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Originally Posted by django89 View Post
Neat! It's a cute map, but I don't think it's less confusing.

Then again, I don't find the original map confusing at all... But I still have a feeling tourists will be confused by any subway map, regardless of how many track-lines shown. I mean you have to actually know where you going, or at least have some idea, to understand either of those maps.

For example, you have to know that Harlem is in the borough of Manhattan in order to figure out your best route to Harlem. I really have lost count on the number of times I've encountered tourists who don't know that Harlem is not it's own borough...
The kick map is far tidier and more pleasing on the eye, the routes are clearer, the lines are straighter, even the colours used are more attractive. IMO the current map is a spaghetti mess, and not in a good way.
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Old February 17th, 2009, 04:17 AM   #871
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art and subway always go great together.
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Old February 17th, 2009, 01:45 PM   #872
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i'm surpised NYC subway havent some digilal ads into stations as London has...is there a forbidding for those kinds of ads. by the way, the subway isnt also filled in a lot of printed ads...can someone explain to me the reasons...
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Old February 17th, 2009, 01:58 PM   #873
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This map on wikipedia is rather good - it's simpler than the Kick Map (by not showing surface features like roads and neighbourhoods on there, and removing the exact geographicalness of the Kick Map). It shows rushhour/off peak services nicely as well as local and express.

The biggest problem I think there is with decent NYS maps is that they have to be massive to fit everything on.
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Old February 18th, 2009, 01:01 AM   #874
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i'm surpised NYC subway havent some digilal ads into stations as London has...is there a forbidding for those kinds of ads. by the way, the subway isnt also filled in a lot of printed ads...can someone explain to me the reasons...
It's because it is too expensive for the MTA to install them, and it will most likely get vandalized.

The subway is filled with a lot of printed ads, they're on the platform and station walls. But they are prone to vandalism since they are not protected by anything (unless its the newer, light box ones).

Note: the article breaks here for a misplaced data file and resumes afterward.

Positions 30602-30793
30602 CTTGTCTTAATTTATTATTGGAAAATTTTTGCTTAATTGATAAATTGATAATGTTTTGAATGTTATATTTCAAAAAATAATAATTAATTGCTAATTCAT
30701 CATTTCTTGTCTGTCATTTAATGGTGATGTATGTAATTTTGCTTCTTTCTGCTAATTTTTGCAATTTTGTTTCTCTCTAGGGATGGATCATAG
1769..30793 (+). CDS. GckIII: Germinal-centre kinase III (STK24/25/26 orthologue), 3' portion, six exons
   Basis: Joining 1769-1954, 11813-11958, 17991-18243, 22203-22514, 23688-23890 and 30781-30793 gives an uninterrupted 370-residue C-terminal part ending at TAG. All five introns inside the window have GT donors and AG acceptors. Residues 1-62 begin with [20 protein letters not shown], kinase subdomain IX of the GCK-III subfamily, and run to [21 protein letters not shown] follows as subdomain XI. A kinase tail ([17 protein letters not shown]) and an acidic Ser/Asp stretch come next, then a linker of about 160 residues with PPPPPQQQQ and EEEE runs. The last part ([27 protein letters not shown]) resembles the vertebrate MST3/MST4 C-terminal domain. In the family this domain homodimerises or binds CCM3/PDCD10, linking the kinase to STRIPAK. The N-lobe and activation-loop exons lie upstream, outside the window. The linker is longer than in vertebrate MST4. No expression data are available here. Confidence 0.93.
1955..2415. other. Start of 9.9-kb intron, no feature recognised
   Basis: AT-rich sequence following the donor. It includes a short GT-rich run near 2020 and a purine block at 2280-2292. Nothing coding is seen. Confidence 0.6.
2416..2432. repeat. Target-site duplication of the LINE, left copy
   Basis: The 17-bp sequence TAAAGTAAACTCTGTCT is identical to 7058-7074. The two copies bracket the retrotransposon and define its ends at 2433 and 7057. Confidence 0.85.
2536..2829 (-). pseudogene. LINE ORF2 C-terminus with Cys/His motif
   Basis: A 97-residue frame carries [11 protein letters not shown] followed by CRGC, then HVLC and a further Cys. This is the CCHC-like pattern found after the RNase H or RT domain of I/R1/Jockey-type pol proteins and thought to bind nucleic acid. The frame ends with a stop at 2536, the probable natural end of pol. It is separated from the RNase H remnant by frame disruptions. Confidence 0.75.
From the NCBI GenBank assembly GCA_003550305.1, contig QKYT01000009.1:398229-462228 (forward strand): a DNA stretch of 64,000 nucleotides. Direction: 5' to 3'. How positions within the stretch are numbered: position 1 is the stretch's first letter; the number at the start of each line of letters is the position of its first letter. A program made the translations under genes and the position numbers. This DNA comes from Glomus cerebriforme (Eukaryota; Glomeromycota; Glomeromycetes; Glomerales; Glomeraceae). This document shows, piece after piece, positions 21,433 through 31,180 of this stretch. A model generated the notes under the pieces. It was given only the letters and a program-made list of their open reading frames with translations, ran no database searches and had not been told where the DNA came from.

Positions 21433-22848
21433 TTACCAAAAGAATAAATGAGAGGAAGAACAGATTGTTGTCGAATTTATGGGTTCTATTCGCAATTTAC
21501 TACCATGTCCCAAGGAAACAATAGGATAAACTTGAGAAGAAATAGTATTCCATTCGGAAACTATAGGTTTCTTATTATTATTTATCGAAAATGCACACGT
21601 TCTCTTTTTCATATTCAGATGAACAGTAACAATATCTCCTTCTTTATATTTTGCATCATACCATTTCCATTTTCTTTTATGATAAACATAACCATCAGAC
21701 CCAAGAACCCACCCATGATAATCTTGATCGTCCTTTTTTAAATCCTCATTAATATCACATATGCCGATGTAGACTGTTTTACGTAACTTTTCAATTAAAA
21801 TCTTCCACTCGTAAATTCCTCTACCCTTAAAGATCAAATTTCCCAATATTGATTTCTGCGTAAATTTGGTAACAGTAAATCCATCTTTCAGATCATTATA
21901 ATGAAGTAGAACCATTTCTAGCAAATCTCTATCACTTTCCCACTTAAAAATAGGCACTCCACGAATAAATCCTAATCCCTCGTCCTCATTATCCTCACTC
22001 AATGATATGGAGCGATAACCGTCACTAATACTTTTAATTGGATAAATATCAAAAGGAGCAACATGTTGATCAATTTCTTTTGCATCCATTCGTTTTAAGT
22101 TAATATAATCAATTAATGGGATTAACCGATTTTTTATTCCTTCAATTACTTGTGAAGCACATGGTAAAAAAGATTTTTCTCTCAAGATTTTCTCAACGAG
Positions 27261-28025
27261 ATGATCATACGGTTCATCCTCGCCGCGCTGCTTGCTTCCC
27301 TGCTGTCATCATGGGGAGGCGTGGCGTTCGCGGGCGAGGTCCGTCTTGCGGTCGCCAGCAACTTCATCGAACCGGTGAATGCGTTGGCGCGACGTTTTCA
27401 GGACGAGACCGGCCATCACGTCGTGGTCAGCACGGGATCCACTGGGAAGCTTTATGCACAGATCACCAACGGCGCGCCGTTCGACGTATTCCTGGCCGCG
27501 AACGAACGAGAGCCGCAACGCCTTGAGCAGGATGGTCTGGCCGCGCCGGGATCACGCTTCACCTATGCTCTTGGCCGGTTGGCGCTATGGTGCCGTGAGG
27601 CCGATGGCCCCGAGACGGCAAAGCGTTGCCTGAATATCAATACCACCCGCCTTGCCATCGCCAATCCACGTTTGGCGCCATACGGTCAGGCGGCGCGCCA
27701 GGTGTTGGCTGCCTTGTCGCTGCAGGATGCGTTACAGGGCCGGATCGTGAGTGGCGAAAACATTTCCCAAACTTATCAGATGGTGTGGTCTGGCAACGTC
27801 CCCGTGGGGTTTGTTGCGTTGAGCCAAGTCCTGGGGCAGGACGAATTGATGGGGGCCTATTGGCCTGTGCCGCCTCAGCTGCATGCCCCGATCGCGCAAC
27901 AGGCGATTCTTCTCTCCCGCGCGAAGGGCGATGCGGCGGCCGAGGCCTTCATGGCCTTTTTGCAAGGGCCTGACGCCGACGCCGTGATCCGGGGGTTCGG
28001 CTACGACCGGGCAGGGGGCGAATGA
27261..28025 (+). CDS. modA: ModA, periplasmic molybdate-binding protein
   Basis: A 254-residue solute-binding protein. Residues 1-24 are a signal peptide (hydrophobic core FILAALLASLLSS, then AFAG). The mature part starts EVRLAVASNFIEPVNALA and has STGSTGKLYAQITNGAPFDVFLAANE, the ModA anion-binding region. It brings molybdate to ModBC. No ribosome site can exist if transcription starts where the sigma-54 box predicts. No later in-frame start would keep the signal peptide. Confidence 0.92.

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Old February 18th, 2009, 02:36 AM   #875
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Isn't it a well known fact that the dirtier and messier a station is, the more likely there is to be petty crime? Take a look at the Washington Metro; the stations are spartan and clean and apparently it's crime-free. I doubt travelling through unpleasant stations help the morale of the people using the system, either.

I think your undermining the importance of maintaining the stations at the most basic level... We're not talking about "pretty" we're talking about picking up the rubbish from the floor...



The kick map is far tidier and more pleasing on the eye, the routes are clearer, the lines are straighter, even the colours used are more attractive. IMO the current map is a spaghetti mess, and not in a good way.
I never heard that one about crime. I mean, it might make sense, but Paris metro is in a lot better condition and is cleaner than NYC, but petty crime is rampant there, so I don't think the cleanliness of a station has anything to do with that. I think crime rates have more to do with large populations and other factors like cost of living. Paris and NYC are much more populated than DC and are much more expensive to live in. I think when one is under such economic pressure, plus lots of targets (with a lot of commotion, It's easy to pick pocket someone when there's a million things going around you), I think that attributes more to crime than the cleanliness than the station.

As far as rubbish on the floor. It's not as bad people make it out to be. Just last night I was in 3 stations, 6 @ Spring, 6 - 7 Grand Central, and 7 Main Street, and I didn't see much trash on the floor. Maybe a gum wrapper, but that's it. The tracks, that's a different story. I think what makes the stations look run down, is more the rust stains dripping down walls, paint chipping, broken/missing/ tiles that have been haphazardly replaced.